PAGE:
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  33. Morénike Giwa Onaiwu, "Preface", All the Weight of Our Dreams: On Living Racialized Autism, edited by Lydia X Brown, E. Ashkenazy and Morénike Giwa Onaiwu, x-xxii (Lincoln: DragonBee Press, 2017).
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  34. Diana Tietjens Meyers, "Decentralizing Autonomy: Five Faces of Selfhood", in Autonomy and the Challenges to Liberalism, edited by John Christman and Joel Anderson 27-55 (Cambridge: Cambridge University Press, 2005)
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  35. Milton, Damian, "On the ontological status of autism: the double empathy problem", Disability & Society, 27 (6) 2012. pp. 883-887. https://doi.org/10.1080/09687599.2012.710008
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  36. McGrath, Authoring, 17
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  37. McGrath, Authoring, 17.
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  38. Sinclair, "Don't Mourn For Us".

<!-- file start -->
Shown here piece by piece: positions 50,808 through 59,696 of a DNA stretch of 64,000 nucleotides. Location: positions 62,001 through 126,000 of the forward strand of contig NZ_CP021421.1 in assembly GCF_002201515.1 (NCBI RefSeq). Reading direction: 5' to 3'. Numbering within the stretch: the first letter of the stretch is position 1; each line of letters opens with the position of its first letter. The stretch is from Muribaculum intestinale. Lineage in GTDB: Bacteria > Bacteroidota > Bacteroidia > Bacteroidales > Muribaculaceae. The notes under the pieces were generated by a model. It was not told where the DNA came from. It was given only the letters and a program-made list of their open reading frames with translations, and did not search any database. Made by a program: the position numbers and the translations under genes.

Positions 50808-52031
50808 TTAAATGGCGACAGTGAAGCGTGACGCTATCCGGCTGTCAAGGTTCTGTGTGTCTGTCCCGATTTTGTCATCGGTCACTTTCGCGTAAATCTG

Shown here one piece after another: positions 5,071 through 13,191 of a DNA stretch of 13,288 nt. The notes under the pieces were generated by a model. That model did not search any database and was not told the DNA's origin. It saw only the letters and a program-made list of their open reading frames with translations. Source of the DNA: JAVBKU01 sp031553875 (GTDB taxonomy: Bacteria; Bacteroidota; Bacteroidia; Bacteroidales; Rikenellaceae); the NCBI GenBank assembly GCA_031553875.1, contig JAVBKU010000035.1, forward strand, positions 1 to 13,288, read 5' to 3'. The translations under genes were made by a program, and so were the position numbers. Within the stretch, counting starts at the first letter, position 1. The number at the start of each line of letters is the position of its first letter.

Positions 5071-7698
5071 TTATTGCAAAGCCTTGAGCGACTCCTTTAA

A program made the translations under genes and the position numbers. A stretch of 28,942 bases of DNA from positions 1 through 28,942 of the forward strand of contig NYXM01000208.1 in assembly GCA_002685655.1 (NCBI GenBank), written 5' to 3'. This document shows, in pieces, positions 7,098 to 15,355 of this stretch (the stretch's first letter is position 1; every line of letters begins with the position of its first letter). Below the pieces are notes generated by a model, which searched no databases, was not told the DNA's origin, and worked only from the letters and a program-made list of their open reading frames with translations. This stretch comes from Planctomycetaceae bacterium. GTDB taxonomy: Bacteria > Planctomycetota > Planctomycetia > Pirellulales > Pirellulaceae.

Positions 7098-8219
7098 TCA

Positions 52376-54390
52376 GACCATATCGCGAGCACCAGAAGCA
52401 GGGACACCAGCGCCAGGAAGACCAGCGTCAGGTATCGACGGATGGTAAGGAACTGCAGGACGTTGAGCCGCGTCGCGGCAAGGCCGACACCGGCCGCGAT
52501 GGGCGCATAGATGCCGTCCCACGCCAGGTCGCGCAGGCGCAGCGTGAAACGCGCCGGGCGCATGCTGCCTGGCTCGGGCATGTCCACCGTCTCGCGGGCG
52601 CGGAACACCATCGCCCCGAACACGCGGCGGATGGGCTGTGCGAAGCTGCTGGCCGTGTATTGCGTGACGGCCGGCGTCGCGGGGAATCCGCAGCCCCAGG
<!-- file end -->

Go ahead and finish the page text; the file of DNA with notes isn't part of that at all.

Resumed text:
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  39. Stacy Alaimo, "Thinking as the stuff of the world", O-Zone: A Journal of Object-Oriented Studies, Issue 1: Object/Ecology, 2014, 16.
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  40. Alaimo, "Thinking", 17.
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  41. Alaimo, "Thinking", 16.
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  42. Baggs, Mel. "In My Language", first published 2007 www.youtube.com/watch?v=JnylM1hI2jc.
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  43. Mukhopadhyay 2003 Kindle location 1891.
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  44. 'Autie-biography' is a word originating in the autistic community that describes autobiographical works by autistic authors. See 'Autie-Biographies': Life Writing Genres and Strategies from an Autistic Perspective', Journal of Language, Literature and Culture Volume 64 (2), 2017, 79-95.
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  45. Savarese, personal communication with the author, June 2020.
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  46. Tito Rajarshi Mukhopadhyay, Plankton Dreams: What I Learned in Special Ed (London: Open Humanities Press, 2015) 36.